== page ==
We resolve this problem by reversing the district court and holding that the DelCostello statute of limitations is tolled by the pursuit of internal union remedies, even where those remedies are ultimately determined to have been futile. Our reasons are simple. First, the district court's rule would contravene the national labor policy of encouraging workers to pursue internal union remedies, while ensuring them a judicial forum in which to resolve disputes. The Supreme Court did not change this policy disputes. The Supreme Court did not change this policy in Clayton, but merely made an exception to the general rule for situations in which pursuing those internal remedies would be futile. Clayton, 451 U.S. at 693; see also Kross v. Western Electric Company, 701 F.2d 1238 (7th Cir. 1983). This exception is designed to confer a benefit to the employee, and there is no language in Clayton, or in any other Supreme Court case, that suggests the worker must pay a cost to get this benefit. It may even be unwise to call the Clayton exception a benefit when the worker has a right to a federal forum that Congress delays only for policy reasons. As we discussed in section II of this opinion, the core of the duty of fair representation is to protect the rights of individuals that are limited by the NLRA. Clayton was not designed to further frustrate access to a federal forum that the national labor policy already compromises.
DelCostello 's six-month statute of limitations lengthened the amount of time a worker had in most states to file a claim in court after exhausting internal union appeals. This too can be called a benefit to the worker, but again there is no necessary and corresponding cost to the worker, other than the expense of federal litigation. The reason the Supreme Court granted workers the benefit of a longer statute of limitations was its recognition that the individual employee usually had to make a decision of whether and when to file while unrepresented by counsel, while unemployed, and after having been abandoned by the very organization he expected to represent his best interests: his Brotherhood, the Union. A rule forbidding tolling in situations such as this, therefore, would turn the purpose of Clayton and DelCostello on its head by making it more difficult to pursue a duty of fair representation claim in federal court.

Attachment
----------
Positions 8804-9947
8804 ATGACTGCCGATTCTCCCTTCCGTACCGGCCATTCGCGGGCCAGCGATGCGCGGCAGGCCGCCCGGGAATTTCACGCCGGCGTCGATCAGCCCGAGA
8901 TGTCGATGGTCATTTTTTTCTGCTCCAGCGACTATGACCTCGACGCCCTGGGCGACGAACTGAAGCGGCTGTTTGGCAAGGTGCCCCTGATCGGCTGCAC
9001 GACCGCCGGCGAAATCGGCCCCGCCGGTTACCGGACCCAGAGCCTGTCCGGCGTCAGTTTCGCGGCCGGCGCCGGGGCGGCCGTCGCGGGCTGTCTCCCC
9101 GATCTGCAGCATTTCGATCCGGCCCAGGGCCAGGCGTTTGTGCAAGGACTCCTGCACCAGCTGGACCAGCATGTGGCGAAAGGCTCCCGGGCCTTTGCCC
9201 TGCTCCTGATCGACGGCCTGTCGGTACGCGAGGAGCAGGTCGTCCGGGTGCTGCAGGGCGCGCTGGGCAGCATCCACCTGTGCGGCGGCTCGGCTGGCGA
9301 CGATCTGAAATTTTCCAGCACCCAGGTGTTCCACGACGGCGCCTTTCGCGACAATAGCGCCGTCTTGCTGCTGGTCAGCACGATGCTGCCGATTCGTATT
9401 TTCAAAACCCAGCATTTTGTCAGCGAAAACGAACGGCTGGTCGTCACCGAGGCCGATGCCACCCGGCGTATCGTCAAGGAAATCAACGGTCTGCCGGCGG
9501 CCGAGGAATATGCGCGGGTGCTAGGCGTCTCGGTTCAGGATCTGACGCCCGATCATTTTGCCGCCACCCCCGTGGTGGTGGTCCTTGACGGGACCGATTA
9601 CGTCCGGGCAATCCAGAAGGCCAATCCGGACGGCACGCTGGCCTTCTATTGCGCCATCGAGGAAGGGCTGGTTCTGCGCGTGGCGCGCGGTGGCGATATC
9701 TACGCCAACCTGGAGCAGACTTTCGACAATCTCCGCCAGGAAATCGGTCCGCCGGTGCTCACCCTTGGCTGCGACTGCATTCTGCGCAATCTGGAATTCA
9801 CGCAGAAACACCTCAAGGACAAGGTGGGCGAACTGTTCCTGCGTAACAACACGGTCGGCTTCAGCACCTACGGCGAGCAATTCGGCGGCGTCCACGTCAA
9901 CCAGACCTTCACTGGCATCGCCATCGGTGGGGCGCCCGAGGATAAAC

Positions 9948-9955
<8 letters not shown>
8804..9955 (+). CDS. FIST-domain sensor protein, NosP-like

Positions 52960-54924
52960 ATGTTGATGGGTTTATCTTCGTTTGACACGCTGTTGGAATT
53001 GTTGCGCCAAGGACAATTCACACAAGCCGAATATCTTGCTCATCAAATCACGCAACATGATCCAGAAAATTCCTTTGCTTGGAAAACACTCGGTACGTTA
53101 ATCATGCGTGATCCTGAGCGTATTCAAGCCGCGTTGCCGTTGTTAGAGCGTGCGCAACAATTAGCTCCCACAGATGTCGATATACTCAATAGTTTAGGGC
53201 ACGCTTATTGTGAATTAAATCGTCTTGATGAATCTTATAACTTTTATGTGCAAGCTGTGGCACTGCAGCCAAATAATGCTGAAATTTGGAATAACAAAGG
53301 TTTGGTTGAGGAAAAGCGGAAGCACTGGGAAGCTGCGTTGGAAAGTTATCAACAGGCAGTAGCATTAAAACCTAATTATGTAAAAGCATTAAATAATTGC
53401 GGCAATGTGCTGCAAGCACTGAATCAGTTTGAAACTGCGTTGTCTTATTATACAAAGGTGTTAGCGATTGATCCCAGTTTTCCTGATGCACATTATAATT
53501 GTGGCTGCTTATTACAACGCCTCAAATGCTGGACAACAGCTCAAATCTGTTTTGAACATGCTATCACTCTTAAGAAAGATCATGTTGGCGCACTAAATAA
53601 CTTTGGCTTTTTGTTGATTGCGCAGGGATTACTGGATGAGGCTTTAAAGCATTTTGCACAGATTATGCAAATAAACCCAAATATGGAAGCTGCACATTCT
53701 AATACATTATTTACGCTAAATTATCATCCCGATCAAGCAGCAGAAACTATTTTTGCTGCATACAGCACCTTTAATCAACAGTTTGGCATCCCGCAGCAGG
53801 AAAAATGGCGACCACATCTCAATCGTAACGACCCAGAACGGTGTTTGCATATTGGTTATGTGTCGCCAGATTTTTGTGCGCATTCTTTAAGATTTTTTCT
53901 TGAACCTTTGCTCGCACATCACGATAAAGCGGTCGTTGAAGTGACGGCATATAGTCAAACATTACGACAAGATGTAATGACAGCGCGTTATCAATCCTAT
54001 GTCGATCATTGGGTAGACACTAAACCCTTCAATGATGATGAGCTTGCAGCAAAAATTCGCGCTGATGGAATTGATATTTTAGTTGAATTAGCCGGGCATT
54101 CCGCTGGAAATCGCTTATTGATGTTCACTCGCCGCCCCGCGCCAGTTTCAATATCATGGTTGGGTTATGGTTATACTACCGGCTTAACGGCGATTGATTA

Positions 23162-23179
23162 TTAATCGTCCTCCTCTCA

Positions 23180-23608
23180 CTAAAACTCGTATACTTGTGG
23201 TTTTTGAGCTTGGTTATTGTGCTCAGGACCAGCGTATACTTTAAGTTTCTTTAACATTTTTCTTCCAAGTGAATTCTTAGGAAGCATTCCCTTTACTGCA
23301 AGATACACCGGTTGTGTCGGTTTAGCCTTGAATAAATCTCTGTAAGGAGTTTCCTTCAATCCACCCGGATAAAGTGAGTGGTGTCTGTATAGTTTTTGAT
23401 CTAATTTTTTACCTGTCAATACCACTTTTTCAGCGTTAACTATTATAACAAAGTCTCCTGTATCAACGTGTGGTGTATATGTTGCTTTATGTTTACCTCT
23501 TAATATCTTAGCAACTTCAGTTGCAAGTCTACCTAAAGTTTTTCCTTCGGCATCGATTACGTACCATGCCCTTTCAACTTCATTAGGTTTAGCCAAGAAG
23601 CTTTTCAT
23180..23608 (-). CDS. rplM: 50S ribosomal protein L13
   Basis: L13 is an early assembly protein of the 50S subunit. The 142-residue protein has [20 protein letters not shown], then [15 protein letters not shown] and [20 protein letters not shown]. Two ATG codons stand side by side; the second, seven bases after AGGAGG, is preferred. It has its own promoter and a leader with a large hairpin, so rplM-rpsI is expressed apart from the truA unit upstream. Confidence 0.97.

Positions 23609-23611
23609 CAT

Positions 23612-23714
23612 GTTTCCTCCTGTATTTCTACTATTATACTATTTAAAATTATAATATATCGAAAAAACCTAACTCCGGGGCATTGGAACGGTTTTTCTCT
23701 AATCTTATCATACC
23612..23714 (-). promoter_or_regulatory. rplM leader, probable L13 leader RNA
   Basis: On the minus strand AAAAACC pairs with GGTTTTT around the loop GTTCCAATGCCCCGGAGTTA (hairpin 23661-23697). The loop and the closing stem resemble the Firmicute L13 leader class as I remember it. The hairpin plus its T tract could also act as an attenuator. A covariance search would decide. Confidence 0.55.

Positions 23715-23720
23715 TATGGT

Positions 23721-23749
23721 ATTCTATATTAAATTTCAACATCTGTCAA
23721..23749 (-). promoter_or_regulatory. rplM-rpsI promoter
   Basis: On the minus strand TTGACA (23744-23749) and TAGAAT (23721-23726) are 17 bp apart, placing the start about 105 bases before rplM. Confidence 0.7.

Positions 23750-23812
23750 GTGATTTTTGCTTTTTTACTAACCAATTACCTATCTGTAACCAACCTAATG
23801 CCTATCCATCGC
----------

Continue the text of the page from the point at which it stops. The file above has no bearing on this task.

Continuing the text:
Second, the defendant's scheme is unworkable in practice because it is not always easy to tell whether or not pursuing an internal union remedy is futile.*fn8 In hindsight it may seem perfectly clear whether or not a claim could have been resolved by the union itself. But that clarity may be illusory to the layman in the midst of unfolding events. In Clayton the Supreme Court did not lay down a bright-line rule for when exhaustion of internal remedies was not necessary. The Court did not limit the possible exceptions to the three that it listed and stated that if events appeared to require immediate resolution, "the court may properly excuse" exhaustion. 451 U.S. at 689. Whether or not to excuse exhaustion is a matter of discretion for the district court, and as our frequent opinions on the topic make clear, there is nothing clear-cut about the factors that will excuse exhaustion. See Vallone v. Teamsters Local 705, 755 F.2d 520 (7th Cir. 1984); Lewis v. Laborers Local 100, 750 F.2d 1368, 1380-81 (7th Cir. 1984); Kross, 701 F.2d at 1246; Rupe v. Spector Freight Systems, 679 F.2d 685 (7th Cir. 1982); Miller v. General Motors, 675 F.2d 146; Battle v. Clark Equipment Company, 579 F.2d 1338, 1343 (7th Cir. 1978). The different factors and fact patterns in these cases, which represent just a few of the exhaustion disputes in this circuit alone, make it clear that it is virtually impossible to predict when the futility exception will apply. See generally Gibbs, Siegel and Levy, Employee and Union Member Guide to Labor Law, 8-82 (1984). Whether or not Frandsen's intra-union appeal was futile, therefore, represents a distinction too problematic to be the determinative question in each case of this kind.*fn9
Moreover, we have made clear that under Clayton, exhaustion can, and often should, be required even if the internal review procedure could not afford the claimant the full relief sought in the lawsuit. See Koss, 701 F.2d at 1246; Miller, 675 F.2d at 149. In Koss and Miller we reasoned that if partial relief is obtained, the marginal increase in relief obtained in litigation may not be worth the corresponding increase in expense and risk. The intra-union grievance system may also persuade the member that a claim is not so strong as it might have seemed, or may produce a genuine compromise. The pursuit of a nonjudicial procedure may, if perceived as fair, have a conciliatory or therapeutic value that lessens the employee's perceived need to file suit. As the Supreme Court said in Alexander v. Gardner-Denver Co., 415 U.S. 36, 55, 39 L. Ed. 2d 147, 94 S. Ct. 1011 (1974):